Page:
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This Week in Canadian Religion 2018-07-22


Author(s): Scott Douglas Jacobsen

Publication (Outlet/Website): Canadian Atheist

Publication Date (yyyy/mm/dd): 2018/07/22

“A Muslim father remains in intensive care in a Toronto hospital after a horrific beating that police confirmed Wednesday is being investigated as a anti-Muslim hate crime.

Mohammed Abu Marzouk, 39, and his family – wife and four- and six-year-old daughters – were in their vehicle and about to return home from a picnic near a community center in Mississauga, just outside of Toronto, when two men walking by shouted an obscenity along with “terrorists.“

The pair began kicking the car. Marzouk got out and was attacked.

His wife Diana Attar begged for them to stop, then spotted a police car and ran to it for help.”


“In a recent New York Times column, Stephen T. Asma claims that religion can help people to deal with grief much better than science can. His case for religion over science has four flaws. It depends on a view of how emotion works in the brain that has been rendered obsolete by advances in neuroscience. It underestimates how much science can help to understand the nature of grief and to point to ways of overcoming it. It overestimates the consoling power of religion. Finally, it neglects how science can collaborate with philosophy to suggest ways of dealing with grief.

Asma tells the heartbreaking story of the murder of a teenager and its devastating effect on his mother, brother, and sister. I know how overwhelming grief can be, having lost two parents and a beloved wife who died young of cancer. But Asma’s reasons for looking to religion as consolation are not convincing. “


“A New Brunswick man said he believes organized religion is moving in a new and better direction with the advent of so-called house churches — groups of people who worship in living rooms and kitchens instead of parishes and pews.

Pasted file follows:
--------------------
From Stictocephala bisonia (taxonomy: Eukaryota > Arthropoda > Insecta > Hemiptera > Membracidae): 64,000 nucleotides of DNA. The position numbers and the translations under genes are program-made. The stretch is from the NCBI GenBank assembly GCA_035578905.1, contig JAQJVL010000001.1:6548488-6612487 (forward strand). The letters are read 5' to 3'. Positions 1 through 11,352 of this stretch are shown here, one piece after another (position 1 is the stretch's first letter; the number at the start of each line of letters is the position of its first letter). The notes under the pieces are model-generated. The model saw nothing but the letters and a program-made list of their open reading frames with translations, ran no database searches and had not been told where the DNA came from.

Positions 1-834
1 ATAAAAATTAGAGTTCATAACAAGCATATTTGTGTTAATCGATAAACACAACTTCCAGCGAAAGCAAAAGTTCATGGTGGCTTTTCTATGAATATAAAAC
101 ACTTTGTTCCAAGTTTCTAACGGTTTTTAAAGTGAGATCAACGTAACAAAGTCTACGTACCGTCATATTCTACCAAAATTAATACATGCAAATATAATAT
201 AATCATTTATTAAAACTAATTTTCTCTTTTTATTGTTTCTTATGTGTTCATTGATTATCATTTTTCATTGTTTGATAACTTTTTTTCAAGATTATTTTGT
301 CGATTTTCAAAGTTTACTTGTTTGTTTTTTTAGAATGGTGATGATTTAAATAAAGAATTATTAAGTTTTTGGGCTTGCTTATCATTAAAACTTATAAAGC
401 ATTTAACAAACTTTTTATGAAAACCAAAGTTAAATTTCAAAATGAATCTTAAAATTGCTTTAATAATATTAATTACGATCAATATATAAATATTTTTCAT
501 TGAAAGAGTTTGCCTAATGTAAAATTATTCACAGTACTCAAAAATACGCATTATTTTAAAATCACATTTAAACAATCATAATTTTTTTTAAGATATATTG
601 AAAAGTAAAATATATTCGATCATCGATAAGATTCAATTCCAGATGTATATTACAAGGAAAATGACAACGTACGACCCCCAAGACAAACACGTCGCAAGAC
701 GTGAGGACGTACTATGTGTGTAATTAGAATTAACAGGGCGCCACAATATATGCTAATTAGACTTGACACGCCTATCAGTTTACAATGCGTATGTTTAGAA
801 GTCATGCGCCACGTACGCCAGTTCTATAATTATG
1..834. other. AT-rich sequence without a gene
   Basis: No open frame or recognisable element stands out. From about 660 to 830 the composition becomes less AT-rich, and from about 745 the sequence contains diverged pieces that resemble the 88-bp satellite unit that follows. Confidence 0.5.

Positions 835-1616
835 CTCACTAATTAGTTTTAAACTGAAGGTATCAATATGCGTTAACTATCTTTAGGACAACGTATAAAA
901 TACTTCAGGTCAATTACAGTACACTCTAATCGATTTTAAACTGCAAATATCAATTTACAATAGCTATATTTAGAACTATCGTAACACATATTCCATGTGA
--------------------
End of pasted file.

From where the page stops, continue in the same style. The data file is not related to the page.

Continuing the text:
Dan Lirette and his wife left their Baptist church and founded Revival House Fellowship in 2011, and their small group of members meets in homes in the Moncton, N.B., and Riverview, N.B., areas on Sundays and Wednesdays.

In an interview, Lirette said the traditional Christian church system — with “Sunday best” dress codes and stringent customs — can make some people feel unwelcome, adding that many people in New Brunswick struggle with poverty, homelessness or drug addiction, while others engage in sex work.”


“A Christian teacher who objected to his union fighting a Chilliwack, B.C., school trustee over comments on transgender children has lost his bid for a religious exemption from union dues.

Robert Alan Bogunovic told the B.C. Labour Relations Board his religious and political views had become irreconcilable with his membership in the B.C. Teachers Federation after the union laid a complaint against trustee Barry Neufeld for criticizing the province’s transgender policies.

But last month, the board dismissed the high school teacher’s application to pay his fees to a charity instead of the union — finding his objections grounded more in politics than in faith.”


“At one side of the building kids emulate their favourite World Cup stars, chasing a soccer ball around a gym. It could be any summer camp taking place across the city.

On the other side, a small group of boys sit in a circle and quietly recite passages from the Qur’an, guided by a young camp worker who talks with them about what they’re reading.

The camp — run by the Muslim Association of Canada — is split between mainstream summer camp activities and more religious and cultural programming at Calgary’s Al-Salam Centre.

There are themed weeks like All About Canada, where kids learn about Canadian culture and history, along with trips to Heritage Park and the Calgary Corn Maze, and guest speakers covering topics like the environment and Indigenous issues.”



In-Sight Publishing by Scott Douglas Jacobsen is licensed under a Creative Commons Attribution-NonCommercial-NoDerivatives 4.0 International License. Based on a work at


© Scott Douglas Jacobsen and In-Sight Publishing 2012-Present. Unauthorized use and/or duplication of this material without express and written permission from this site’s author and/or owner is strictly prohibited. Excerpts and links may be used, provided that full and clear credit is given to Scott Douglas Jacobsen and In-Sight Publishing with appropriate and specific direction to the original content. All interviewees and authors co-copyright their material and may disseminate for their independent purposes.

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